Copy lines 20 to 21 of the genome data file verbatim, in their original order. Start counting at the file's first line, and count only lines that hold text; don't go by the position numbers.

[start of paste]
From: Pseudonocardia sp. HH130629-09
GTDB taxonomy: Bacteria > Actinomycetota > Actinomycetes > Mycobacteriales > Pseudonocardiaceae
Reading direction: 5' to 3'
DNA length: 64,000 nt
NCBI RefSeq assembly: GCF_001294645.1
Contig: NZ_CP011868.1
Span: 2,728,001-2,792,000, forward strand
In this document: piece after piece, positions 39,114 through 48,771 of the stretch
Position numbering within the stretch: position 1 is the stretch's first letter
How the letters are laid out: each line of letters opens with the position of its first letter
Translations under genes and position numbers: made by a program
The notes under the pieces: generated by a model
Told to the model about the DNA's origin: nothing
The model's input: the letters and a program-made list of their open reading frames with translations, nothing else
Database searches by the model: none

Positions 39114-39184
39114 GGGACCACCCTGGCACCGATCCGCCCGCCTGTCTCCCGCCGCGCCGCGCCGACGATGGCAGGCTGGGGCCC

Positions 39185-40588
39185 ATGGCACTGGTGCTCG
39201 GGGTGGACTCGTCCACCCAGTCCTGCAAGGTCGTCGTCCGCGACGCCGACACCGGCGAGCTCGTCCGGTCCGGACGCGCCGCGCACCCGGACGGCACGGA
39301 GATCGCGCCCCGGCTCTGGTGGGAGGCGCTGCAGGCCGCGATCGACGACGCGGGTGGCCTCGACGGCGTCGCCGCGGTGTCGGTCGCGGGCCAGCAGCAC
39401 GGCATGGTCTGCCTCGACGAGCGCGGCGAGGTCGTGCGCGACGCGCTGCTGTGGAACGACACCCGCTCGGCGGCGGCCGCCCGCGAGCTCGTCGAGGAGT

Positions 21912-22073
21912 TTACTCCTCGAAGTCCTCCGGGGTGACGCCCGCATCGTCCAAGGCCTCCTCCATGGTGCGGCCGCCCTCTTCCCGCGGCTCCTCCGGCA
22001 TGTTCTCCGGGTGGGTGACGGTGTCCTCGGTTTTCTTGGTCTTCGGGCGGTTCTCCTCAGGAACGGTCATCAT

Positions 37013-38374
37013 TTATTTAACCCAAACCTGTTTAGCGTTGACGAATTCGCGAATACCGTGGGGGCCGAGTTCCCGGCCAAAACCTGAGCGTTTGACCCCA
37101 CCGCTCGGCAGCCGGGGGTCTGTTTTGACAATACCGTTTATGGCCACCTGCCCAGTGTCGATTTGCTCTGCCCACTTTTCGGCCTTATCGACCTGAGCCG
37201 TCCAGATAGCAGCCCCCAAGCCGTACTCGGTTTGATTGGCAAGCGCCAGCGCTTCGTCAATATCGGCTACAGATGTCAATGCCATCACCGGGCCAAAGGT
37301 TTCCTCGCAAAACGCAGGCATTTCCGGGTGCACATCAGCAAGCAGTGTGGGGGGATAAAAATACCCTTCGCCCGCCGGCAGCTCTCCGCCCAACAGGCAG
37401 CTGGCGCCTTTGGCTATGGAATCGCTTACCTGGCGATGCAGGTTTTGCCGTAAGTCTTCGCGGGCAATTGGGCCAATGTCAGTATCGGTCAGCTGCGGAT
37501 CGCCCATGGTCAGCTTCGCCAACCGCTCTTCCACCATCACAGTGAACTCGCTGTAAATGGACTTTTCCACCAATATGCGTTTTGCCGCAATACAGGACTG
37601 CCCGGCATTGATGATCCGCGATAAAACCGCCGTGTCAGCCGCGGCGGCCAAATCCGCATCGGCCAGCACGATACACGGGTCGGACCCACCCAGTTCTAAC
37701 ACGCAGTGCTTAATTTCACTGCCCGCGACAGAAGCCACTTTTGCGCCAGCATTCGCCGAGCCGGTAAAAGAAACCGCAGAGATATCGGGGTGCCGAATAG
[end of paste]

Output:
39201 GGGTGGACTCGTCCACCCAGTCCTGCAAGGTCGTCGTCCGCGACGCCGACACCGGCGAGCTCGTCCGGTCCGGACGCGCCGCGCACCCGGACGGCACGGA
39301 GATCGCGCCCCGGCTCTGGTGGGAGGCGCTGCAGGCCGCGATCGACGACGCGGGTGGCCTCGACGGCGTCGCCGCGGTGTCGGTCGCGGGCCAGCAGCAC